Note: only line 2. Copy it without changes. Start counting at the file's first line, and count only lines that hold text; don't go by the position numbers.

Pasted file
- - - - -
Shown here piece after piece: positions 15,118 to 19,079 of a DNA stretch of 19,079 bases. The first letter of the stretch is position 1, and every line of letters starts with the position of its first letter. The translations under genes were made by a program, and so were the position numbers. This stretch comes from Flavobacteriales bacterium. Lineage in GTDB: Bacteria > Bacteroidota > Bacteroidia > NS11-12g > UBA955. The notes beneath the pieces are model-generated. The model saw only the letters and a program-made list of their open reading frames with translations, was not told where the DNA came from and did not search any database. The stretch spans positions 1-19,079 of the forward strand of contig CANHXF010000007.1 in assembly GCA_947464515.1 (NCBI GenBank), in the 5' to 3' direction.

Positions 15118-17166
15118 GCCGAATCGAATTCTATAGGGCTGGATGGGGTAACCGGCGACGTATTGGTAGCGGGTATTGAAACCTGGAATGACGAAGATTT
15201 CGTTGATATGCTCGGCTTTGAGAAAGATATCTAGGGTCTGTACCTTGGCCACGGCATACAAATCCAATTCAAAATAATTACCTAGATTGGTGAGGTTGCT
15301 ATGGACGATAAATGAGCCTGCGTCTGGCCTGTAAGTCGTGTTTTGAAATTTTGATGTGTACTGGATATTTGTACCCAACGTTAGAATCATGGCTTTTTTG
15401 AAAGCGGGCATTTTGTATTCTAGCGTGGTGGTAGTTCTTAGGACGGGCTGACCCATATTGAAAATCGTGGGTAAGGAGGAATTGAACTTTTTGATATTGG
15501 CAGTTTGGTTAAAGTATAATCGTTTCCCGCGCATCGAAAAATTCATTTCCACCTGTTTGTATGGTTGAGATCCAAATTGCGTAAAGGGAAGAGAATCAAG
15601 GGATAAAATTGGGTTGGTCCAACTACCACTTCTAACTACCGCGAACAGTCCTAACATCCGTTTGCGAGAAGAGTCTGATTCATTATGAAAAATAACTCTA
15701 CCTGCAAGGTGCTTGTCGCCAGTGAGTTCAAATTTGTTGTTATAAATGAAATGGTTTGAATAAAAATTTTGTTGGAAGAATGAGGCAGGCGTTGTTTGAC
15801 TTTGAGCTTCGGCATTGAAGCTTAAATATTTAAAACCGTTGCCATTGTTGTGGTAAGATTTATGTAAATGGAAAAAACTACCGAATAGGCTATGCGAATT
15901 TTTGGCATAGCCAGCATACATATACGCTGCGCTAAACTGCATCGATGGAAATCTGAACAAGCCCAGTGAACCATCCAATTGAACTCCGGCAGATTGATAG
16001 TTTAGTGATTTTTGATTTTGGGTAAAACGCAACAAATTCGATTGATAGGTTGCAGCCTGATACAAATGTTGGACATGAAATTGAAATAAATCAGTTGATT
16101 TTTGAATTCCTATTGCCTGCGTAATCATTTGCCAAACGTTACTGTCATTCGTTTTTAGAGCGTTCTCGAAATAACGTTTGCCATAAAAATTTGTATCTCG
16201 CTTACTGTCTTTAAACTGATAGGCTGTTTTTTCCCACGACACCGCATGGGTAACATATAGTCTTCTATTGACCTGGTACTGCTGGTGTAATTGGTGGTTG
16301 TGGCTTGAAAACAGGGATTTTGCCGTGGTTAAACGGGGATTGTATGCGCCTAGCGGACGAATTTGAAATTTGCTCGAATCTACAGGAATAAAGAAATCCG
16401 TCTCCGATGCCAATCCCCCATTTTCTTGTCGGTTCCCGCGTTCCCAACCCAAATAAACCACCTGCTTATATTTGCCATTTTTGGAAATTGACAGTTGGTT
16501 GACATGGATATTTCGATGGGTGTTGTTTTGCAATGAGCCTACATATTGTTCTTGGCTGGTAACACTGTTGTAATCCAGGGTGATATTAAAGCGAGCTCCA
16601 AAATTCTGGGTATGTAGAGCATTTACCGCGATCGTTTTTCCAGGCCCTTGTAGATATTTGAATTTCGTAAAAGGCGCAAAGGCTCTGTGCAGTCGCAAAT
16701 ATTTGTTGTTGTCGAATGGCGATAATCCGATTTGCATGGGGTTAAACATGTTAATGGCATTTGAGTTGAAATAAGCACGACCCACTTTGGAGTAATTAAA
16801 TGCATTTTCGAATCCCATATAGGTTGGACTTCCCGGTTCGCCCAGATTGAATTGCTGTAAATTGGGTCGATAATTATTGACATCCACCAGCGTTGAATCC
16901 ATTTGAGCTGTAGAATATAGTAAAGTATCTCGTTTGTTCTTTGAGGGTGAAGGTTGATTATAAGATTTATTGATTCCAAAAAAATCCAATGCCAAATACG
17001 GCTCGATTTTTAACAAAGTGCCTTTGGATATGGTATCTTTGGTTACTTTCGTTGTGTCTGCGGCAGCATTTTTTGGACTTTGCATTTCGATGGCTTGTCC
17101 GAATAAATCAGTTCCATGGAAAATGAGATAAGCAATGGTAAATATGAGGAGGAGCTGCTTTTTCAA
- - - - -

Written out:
Positions 15118-17166